Mandala yoga includes classic asanas you have already experienced in other Vinyasa flows, such as:
- Mountain pose
- Standing Forward Bend pose
- Wide Leg Forward Bend pose
- High Lunge pose
- Warrior I, II, III poses
- Five-Pointed Star pose
- Side Lunge pose
- Triangle pose
- Pyramid pose
- Chair pose
- Plank pose
- Side plank pose
- Pigeon pose
- Standing and reclined twists
Before you try to practice Mandala yoga, it would be good to have some experience in other dynamic yoga styles. Although some Mandala classes are modified for beginners, you can generally expect it will be a challenging and dynamic flow.
Some Mandala classes are fast-paced, and you are not holding the poses for more than a second, while others are a bit slower. The pace of the class will depend on your teacher, but you are always free to modify the speed towards your own needs and breath. Even if you have experience practicing yoga, it is possible you will not be able to perform some poses. In this case, you will have options to modify the asanas to suit your abilities and anatomy.
During a Mandala yoga class, make sure you have enough space around your mat, as you will move around your practice space in 360 degrees. Some yogis will place two mats in a cross formation to make this easier, but that is unnecessary.
Mandala yoga is not as popular as other yoga styles, but new teachers are constantly emerging, and you may find one near you. Alternatively, you can also find a course online or practice along with one of the guided sessions on YouTube we share below.
Check out these follow-along videos if you can’t make it to a Mandala Yoga studio or want to try it out at home.
An inspiring Mandala yoga flow that will challenge body and mind | Rituals
Creative Mandala Flow Yoga Class – Five Parks Yoga
60-MINUTE EARTH FLOW | Mandala Yoga | CAT MEFFAN
Mandalas are used in yoga to help establish a sacred space for practice. They are also sometimes used as a meditation tool, helping you focus on something visual to slow down your thoughts. Mandalas also inspired the Mandala Vinyasa flow, a dynamic sequence in which you are moving around the mat circularly, mimicking the shape of a mandala and connecting to the spiral geometry of nature.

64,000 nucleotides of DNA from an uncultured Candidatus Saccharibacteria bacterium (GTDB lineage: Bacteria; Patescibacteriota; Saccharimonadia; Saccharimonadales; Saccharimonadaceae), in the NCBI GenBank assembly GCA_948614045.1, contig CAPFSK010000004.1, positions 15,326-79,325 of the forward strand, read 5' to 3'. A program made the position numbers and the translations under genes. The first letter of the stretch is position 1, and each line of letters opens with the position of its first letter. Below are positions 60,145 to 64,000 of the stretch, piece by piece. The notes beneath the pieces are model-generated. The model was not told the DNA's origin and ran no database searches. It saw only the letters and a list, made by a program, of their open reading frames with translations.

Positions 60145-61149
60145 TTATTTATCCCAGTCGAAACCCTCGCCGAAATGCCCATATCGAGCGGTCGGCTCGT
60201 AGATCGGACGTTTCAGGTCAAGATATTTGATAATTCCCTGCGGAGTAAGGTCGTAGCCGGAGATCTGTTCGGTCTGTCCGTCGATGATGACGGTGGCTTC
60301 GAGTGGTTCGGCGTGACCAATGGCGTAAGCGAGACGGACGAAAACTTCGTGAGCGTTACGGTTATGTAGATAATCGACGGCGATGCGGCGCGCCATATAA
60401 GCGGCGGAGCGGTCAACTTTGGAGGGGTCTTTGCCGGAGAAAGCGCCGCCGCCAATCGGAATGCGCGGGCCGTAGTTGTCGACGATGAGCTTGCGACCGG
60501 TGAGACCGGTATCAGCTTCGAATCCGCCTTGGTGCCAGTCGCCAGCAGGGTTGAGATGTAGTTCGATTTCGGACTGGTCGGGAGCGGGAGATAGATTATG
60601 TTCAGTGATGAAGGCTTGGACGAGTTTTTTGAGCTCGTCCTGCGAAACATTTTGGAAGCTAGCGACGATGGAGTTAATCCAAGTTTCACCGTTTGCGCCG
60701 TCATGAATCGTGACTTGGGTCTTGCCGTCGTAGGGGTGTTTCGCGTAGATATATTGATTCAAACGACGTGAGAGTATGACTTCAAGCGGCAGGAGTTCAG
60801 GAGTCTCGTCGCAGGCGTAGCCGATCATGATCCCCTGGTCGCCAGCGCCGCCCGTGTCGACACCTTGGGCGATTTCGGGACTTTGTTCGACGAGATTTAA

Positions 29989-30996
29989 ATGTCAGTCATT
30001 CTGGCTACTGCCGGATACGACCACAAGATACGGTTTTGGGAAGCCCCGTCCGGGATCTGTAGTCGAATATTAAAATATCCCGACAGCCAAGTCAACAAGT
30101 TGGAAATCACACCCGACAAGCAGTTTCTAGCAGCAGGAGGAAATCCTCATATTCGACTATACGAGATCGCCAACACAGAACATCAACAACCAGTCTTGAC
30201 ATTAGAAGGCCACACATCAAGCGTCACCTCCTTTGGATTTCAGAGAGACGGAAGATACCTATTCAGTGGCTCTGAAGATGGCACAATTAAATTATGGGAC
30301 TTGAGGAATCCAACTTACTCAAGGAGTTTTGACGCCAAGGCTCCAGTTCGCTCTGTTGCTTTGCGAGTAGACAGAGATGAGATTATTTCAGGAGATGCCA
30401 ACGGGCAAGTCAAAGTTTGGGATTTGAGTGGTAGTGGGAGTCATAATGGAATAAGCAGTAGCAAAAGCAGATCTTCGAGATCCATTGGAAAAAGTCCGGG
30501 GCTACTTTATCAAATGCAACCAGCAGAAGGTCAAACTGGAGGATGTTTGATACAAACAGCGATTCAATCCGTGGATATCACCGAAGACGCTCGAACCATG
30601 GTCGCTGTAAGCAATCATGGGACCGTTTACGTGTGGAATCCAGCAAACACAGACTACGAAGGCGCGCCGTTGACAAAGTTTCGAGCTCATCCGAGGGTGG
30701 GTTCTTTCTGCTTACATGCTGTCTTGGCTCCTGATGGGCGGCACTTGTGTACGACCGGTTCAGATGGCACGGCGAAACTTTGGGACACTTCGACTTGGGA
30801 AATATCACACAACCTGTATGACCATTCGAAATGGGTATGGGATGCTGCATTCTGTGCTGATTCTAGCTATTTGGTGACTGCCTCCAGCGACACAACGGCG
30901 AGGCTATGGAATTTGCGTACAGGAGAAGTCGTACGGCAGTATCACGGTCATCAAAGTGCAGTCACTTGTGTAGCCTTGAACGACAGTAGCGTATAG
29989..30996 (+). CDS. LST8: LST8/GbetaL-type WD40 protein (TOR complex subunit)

In Sanskrit, Mandala is a compound word derived from manda, which translates to “essence,” and la, which means “container” or “possessor”. The combination of these two words suggests the translation of mandala is a “container of essence”. Another possible translation of mandala is literally “the circle”.
Mandalas are traditionally used as a meditation tool, helping to focus your attention. To meditate on a mandala, simply observe the repetitive pattern and slowly bring your focus to the center of the circle. Concentrating on this image activates the creative (right) hemisphere of your mind and slows down the analytical mind, helping to cease overthinking. In a way, focusing on a mandala works the same as a mantra – helping you bring your attention back to the image each time your thoughts begin to wander. This can be a helpful technique for those who prefer visual meditation tools.
Important: Check with your doctor before trying Mandala Yoga for the first time if you have any injury, illness, pain, or you are pregnant.